From contact tracing to communicating with the public, the COVID-19 pandemic presents ethical challenges to data professionals. Dr. Nick Tsinoremas, IDSC Founding Director, moderated a July 23, 2020 online discussion on “Data Ethics during COVID-19” with Brian Lee, Senior Advisor, Informatics, Centers for Disease Control and Prevention (CDC), Office of the Chief Information Officer; Kenneth Goodman, PhD, Founder and Director, UM Institute for Bioethics and Health Policy, and Director, Data Ethics and Society, IDSC; and Soyeon Ahn, PhD, Chair and Professor, Department of Educational and Psychological Studies (EPS) in the School of Education & Human Development.
“Good science depends on producing, understanding, analyzing and communicating data, and then vetting it with other scientists,” said Nick Tsinoremas, PhD, IDSC Foudning Director. “With COVID-19, the timeline is very compressed, creating both practical and ethical challenges for data scientists at every step of the process.”
More than 200 faculty, students and professionals attended the virtual discussion, which was hosted by IDSC, the UM Institute for Bioethics and Health Policy, and UM Ethics Programs. Michael Mannino, Ph.D., director of programs, IDSC, organized the event.
“With COVID-19, the more information we have, the more lives we can save,” said Goodman. “But we are not doing a very good job of gathering essential data, or analyzing it in a way that engenders trust with the public.”
Collecting and Analyzing Data
Tsinoremas said ethical issues come into play when collecting COVID-19 data, such as different reporting systems used by cities, counties and states.
“It is very challenging to have multiple sources of data from populations with different attributes,” said Ahn, who leads the UM Research, Evaluation, and Measurement program. “Another issue is that the people collecting data may not be applying the same standards or understand the consequences of their processes. That increases the difficulty of harmonizing all this information.”
From the CDC’s perspective, Lee said that variety of data feeds is one of the public health organization’s biggest challenges. “Our colleagues are working on validating the collection processes and data fields so we can have ‘apples to apples’ comparisons,” he said. “This certainly is not as simple as analyzing one set of data collected over a decade.”
Lee said the CDC’s professionals are addressing the issue of determining what data is most important and useful for an intended audience. “We want to produce information that can be easily understood by the public, while providing information about the lineage of the data for public health professionals,” he said. “We are working with stakeholder groups to determine which information should be given the most priority.”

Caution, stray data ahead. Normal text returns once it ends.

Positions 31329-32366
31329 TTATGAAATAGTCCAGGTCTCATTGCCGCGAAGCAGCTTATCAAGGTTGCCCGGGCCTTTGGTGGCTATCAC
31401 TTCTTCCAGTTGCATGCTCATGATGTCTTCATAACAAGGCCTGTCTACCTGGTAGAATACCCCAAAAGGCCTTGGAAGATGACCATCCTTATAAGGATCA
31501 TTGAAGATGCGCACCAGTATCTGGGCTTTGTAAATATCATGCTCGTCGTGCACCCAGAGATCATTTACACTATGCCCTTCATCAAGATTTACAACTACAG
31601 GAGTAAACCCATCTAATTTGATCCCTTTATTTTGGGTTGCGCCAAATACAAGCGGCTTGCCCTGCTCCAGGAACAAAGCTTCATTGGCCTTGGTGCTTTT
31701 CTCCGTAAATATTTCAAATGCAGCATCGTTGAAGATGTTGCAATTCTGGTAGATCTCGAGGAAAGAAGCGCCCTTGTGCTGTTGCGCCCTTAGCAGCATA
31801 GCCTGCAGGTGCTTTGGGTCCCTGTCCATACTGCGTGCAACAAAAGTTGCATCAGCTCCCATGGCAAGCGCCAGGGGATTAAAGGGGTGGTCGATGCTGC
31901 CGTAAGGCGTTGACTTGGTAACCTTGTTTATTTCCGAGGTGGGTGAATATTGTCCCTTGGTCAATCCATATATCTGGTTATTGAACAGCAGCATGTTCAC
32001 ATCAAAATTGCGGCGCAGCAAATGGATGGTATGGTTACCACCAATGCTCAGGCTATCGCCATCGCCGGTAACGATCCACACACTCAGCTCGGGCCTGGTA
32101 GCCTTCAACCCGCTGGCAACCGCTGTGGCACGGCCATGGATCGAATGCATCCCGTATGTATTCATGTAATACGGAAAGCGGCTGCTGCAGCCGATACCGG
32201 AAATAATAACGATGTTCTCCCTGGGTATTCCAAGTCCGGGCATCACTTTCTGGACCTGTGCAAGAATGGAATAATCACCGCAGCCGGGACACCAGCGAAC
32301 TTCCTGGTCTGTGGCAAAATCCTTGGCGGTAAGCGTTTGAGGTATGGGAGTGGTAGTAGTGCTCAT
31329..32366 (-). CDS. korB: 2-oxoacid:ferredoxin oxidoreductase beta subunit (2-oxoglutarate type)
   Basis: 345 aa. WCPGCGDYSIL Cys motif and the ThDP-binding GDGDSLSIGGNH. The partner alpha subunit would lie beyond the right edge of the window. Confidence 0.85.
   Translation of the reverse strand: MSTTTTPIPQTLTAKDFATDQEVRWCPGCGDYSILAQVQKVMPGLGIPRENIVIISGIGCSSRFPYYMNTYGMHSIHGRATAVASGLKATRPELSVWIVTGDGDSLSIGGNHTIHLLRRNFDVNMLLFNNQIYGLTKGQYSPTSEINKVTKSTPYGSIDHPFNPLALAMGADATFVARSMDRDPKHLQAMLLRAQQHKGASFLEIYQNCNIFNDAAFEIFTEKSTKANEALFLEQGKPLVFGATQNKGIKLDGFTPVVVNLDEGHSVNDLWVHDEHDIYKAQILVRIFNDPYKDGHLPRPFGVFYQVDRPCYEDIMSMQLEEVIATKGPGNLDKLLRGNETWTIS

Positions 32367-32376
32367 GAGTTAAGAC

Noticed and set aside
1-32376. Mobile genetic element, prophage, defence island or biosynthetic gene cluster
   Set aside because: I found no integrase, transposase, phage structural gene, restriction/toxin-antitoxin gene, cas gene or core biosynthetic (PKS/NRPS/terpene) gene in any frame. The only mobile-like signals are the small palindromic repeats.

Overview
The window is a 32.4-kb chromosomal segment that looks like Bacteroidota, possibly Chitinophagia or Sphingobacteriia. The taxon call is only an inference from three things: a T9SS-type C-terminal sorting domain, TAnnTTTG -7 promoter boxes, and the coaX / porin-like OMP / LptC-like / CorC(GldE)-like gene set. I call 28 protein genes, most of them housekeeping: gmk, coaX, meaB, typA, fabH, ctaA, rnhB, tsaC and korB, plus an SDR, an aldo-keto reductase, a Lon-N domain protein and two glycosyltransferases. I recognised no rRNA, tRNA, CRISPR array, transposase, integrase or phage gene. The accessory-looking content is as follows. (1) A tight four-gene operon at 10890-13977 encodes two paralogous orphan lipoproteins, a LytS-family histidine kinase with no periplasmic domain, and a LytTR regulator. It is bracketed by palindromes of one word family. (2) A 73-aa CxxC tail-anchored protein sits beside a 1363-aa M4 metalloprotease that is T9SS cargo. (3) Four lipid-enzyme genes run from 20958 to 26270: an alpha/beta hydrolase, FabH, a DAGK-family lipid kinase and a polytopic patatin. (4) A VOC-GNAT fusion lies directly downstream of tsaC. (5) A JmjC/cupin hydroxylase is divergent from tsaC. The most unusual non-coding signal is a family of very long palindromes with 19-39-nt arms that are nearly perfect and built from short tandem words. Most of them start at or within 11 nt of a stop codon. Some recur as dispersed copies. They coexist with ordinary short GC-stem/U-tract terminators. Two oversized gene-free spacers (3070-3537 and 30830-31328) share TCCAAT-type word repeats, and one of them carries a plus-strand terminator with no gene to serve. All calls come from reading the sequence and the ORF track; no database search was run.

Once the data has been gathered, writing the analytical software or preparing a database needs to be done with veracity, transparency, and accountability, said Goodman. That’s particularly important as COVID-19 as different types of data become available.
Ahn said that analysis of evolving COVID-19 information may require bringing in professionals with different data skill sets, such as what to add as variables and how to process the content.
Lee said much of the CDC’s work goes into designing and developing transparent data sets. “We want anyone in the world to be able to see how the datasets have been produced, linked and cleaned,” he said. “As sources change or fields are added, we need to have a clear audit trail – not just to confirm the validity but to gain the extra meanings from the data.”
Goodman said the CDC has been a “trusted broker” for providing information during the pandemic. “The CDC has gotten things right, although it has been vastly under-resourced,” he said. “Our public health departments are also doing a good job with their local data.”
Back in 1854, John Snow tried to understand a cholera outbreak in London by tracing individual cases. He put dots on a map where people were getting sick and was able to identify contaminated wells in the neighborhood. “Contact tracing can be a great public health tool,” said Goodman.
But ethical issues also come into play said Tsinoremas, adding “How do we balance the desire for personal privacy with protecting the public?”
One approach is for public health agencies to set clear ground rules on how COVID-19 data will be collected and used, said Goodman. “Trust is vital for managing the process,” he said. “However, many people feel their mobile devices are under surveillance for marketing purposes. The big tech companies need to address this issue in order to help mitigate worries about a robust contact tracing process.”
Communicating With The Public
Another daunting ethical issue for public health professionals is communicating COVID-19 findings to the public, said Ahn. “We need to present the data so it can easily be understood and interpreted.” For example, a data chart should not be compressed horizontally or vertically to highlight a COVID-19 finding or trend.
Tsinoremas pointed out that many people are looking for simple, binary answers to questions like, “Should I get a COVID-19 test or not?”
Responding to that question, Goodman said it is very difficult to communicate scientific findings when they are expressed as probabilities. It’s even more difficult in the contentious U.S. political climate. As he said, “We have done a terrible job in conveying the importance of simply wearing a mask. It is against that background that we need to think about how we can best communicate the importance of public health measures to the public.”
by Richard Westlund